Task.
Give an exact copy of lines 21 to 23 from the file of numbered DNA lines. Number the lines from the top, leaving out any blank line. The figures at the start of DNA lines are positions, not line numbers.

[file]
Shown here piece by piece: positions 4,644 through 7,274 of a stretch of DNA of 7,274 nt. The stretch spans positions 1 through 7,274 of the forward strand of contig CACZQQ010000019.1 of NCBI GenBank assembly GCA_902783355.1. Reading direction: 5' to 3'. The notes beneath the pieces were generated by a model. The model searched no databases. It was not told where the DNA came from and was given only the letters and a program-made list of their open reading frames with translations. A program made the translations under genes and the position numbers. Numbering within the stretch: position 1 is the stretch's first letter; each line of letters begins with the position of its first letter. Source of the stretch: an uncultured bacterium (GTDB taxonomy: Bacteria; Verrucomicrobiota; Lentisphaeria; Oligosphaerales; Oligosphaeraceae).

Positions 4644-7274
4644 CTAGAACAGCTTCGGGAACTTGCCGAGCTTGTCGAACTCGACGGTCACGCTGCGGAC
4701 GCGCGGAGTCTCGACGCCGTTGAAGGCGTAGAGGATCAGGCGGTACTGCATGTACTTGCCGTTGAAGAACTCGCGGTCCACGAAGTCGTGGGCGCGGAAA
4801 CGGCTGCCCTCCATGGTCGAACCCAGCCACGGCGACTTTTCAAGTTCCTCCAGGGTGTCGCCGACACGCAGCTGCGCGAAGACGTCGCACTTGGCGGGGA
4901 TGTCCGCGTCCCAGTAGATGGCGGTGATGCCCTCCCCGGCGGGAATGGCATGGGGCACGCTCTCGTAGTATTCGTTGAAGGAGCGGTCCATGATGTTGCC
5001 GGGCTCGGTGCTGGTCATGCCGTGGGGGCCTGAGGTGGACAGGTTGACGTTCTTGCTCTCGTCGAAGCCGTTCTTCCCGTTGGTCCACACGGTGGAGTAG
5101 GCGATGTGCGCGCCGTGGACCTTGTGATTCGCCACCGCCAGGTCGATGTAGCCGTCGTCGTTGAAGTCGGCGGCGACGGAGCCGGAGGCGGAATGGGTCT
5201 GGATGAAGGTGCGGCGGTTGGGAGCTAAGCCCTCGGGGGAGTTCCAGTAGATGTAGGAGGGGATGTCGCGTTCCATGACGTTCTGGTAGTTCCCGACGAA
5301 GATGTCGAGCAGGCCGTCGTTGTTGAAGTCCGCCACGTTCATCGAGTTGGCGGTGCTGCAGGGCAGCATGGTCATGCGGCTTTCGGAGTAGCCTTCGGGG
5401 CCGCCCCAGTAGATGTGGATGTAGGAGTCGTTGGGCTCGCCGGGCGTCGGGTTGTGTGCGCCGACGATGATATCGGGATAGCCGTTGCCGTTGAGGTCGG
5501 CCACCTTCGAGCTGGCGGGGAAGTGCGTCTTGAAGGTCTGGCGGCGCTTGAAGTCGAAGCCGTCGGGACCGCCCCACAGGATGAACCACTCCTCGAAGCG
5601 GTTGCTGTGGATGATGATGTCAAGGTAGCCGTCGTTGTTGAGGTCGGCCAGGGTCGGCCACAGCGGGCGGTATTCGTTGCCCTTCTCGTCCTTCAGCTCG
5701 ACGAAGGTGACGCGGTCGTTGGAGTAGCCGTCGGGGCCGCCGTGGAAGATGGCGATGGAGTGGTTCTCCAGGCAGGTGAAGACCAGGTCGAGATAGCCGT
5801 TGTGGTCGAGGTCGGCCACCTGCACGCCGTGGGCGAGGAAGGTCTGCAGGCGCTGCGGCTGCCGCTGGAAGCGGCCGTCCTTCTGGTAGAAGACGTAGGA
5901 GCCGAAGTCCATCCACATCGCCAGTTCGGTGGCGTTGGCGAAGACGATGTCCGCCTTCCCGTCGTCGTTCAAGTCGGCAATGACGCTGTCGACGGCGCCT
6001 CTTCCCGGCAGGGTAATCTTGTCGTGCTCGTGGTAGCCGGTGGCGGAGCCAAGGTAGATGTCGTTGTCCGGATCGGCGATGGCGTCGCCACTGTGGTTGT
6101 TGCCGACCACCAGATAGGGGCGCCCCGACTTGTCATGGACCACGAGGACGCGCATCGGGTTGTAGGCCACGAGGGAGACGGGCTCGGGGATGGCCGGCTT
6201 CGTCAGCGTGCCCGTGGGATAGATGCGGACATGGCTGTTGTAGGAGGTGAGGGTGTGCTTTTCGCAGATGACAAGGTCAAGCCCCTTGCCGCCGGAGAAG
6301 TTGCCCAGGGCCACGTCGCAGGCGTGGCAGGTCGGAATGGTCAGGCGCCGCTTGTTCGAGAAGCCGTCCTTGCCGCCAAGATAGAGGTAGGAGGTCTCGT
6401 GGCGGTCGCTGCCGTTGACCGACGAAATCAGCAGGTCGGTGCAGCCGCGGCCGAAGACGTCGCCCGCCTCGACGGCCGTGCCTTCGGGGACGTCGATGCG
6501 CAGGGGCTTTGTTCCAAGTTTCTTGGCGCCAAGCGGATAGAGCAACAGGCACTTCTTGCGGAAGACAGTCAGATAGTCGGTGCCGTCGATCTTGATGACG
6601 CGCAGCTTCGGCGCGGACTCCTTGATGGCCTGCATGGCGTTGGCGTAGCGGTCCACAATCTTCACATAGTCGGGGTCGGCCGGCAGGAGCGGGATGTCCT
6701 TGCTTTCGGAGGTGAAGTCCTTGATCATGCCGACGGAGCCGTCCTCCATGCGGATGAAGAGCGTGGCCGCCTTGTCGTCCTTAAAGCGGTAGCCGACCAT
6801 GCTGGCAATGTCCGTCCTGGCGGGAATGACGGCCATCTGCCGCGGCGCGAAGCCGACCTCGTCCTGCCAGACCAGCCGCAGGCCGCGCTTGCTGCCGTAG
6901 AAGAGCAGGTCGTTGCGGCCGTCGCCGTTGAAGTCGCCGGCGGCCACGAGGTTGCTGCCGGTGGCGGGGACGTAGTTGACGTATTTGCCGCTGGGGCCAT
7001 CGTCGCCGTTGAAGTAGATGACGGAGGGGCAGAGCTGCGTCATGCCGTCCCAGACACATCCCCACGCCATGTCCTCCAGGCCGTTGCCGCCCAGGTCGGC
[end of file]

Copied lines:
6401 GGCGGTCGCTGCCGTTGACCGACGAAATCAGCAGGTCGGTGCAGCCGCGGCCGAAGACGTCGCCCGCCTCGACGGCCGTGCCTTCGGGGACGTCGATGCG
6501 CAGGGGCTTTGTTCCAAGTTTCTTGGCGCCAAGCGGATAGAGCAACAGGCACTTCTTGCGGAAGACAGTCAGATAGTCGGTGCCGTCGATCTTGATGACG
6601 CGCAGCTTCGGCGCGGACTCCTTGATGGCCTGCATGGCGTTGGCGTAGCGGTCCACAATCTTCACATAGTCGGGGTCGGCCGGCAGGAGCGGGATGTCCT